As Kadushin (2012) points out, to understand social networks “as if people mattered”, psychological foundations of human social network interaction is necessary. In other words, what motivates people with how they network.
Kadushin (2012) identifies three main motivations to make contacts and networks: safety, effectance, and status. A safety motivation calls for a dense, cohesive network which allows individuals to easily access their supports. An effectance motivations is built upon a network with structural holes, allowing individuals to make connections or act as brokers. Status motivations are from pyramid structures and market-driven situations, or otherwise known as “keeping up with the Jones.”
It amazes me how simply our network interactions can be conceptualized using these three motivation classifications, and it especially helps me understand a “Facebook” crisis that I experienced a few years ago.
When I first opened up my Facebook account, it was serendipitous to when my “real world” friends had also discovered Facebook. Thus, my friend count would tangibly rise and the social interactions (truly the bread and butter of Facebook) would be frequent and valuable enough that I grew enamoured with the platform.
Safety Motivation. Facebook helped me reconnect/restablish the thick ties I had estblished.
But at some point, the motivation had changed for me. Facebook makes your networks more tangible in that it reminds you everyday how many friends you have. I think for me, there was a point in my Facebook life where this was seen as status. There was some perverse satisfaction coming from seeing how many friends I actually had, regardless of the quality of friendship it was.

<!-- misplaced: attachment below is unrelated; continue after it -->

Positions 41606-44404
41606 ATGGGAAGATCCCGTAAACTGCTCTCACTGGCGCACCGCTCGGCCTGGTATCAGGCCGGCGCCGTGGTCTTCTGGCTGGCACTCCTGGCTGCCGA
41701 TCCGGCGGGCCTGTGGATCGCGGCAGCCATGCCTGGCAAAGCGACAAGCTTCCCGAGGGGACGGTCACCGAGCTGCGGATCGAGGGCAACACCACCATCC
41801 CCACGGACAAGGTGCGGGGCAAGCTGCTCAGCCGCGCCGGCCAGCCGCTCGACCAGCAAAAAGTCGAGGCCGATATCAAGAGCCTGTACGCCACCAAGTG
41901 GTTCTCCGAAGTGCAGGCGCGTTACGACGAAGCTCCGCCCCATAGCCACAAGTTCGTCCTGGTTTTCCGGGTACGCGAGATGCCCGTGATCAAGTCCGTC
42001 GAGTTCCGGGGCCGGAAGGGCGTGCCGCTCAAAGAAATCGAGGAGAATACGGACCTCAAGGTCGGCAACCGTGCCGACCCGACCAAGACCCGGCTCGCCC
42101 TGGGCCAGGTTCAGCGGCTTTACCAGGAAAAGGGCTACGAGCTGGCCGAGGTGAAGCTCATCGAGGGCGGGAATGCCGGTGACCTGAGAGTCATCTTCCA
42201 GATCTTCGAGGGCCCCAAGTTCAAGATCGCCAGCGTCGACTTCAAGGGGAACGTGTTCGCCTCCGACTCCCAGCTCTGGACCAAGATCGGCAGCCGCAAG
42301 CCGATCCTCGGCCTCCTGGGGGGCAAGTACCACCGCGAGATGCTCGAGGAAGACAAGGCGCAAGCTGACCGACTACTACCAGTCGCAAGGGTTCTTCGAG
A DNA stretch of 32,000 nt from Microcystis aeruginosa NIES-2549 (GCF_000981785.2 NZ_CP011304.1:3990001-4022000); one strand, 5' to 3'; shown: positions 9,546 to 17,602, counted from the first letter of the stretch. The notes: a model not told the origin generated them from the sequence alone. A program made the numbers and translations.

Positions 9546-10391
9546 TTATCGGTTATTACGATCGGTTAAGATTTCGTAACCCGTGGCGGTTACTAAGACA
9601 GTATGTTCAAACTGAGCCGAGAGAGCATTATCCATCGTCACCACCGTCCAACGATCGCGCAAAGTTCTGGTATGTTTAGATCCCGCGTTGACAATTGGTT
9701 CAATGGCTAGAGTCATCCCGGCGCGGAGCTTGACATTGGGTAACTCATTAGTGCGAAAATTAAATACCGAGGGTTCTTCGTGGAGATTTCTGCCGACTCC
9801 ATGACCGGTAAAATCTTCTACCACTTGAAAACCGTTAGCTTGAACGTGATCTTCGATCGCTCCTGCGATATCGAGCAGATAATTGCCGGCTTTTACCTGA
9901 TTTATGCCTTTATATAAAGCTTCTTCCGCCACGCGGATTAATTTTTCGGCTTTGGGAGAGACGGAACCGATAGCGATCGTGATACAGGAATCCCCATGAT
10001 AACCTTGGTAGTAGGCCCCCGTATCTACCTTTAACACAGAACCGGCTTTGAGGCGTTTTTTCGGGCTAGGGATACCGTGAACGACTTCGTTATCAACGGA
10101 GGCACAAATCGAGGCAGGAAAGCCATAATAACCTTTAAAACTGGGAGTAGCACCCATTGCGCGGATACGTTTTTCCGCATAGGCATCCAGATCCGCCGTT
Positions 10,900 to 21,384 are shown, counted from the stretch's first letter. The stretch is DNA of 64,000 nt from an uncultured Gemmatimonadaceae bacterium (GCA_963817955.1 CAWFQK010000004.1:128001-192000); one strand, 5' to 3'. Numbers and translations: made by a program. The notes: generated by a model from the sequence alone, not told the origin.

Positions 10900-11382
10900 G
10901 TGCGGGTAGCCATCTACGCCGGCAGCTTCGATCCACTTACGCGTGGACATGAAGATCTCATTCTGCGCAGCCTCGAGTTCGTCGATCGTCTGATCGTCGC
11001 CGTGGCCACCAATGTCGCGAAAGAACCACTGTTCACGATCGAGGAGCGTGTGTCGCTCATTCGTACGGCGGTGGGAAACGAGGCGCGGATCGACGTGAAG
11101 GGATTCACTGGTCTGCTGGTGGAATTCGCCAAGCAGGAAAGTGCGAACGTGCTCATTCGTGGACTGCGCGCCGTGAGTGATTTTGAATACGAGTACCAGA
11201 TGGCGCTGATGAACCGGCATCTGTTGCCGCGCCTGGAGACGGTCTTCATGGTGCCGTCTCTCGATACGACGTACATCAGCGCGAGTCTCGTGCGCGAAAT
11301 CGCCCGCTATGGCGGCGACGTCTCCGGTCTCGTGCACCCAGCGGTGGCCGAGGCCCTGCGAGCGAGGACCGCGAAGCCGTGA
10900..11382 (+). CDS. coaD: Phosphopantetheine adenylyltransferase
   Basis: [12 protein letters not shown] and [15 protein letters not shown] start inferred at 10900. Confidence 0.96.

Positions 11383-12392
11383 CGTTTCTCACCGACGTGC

By no means was it all artificial, many of the connections that I used to “up” my friend count with people that I had loose ties – but no real expectation of how that would evolve. Surprisingly, Facebook provided an opportunity to appreciate unexpected personas, wit, and talent that I would not be typically aware of. This is what I love about Facebook – it redefined my loose ties.
However, at certain point, the concept of friend became distorted, not out of an event – more so of trying to understand numbers. Killworth suggest that one’s circle of acquaintance may be as high as 650 (as cited by Kadushin, 2012), with a functional close relationship size of 150 people.
At Facebook crisis, I had hardtime understanding these numbers and translating them to the real world.
How do I keep up with 600 friends? I can’t afford that many gifts. Wait, if I have 600 friends, why am I not attending 600 parties?
Interestingly, Facebook was the impetus for me to evaluate why I have make connections and which connections were important to me.
To continue to use Facebook, I had to understand what I wanted from Facebook – that it would allow me communicate with close ties if need be and keep it contained. Based on Kadushin’s illustrations, I understand that I’m less driven by effectancy but I cannot completely deride my network of that motivation. This explains why I purged my friend list, leaving my close friends, loose friends, and interesting people.
Having a huge “friend” list for purpose of effectancy doesn’t interest me, and I now use Facebook to enhance my friendships. As a result, my preference is that I don’t use Facebook not so much for status or assertive effectancy. I just want to
On a practical sense, learning about these preferred motivations has helped me understand how to evaluate social network platforms, and how I want to use other network platforms for as motivations flux.
From a personal perspective, I better understand myself.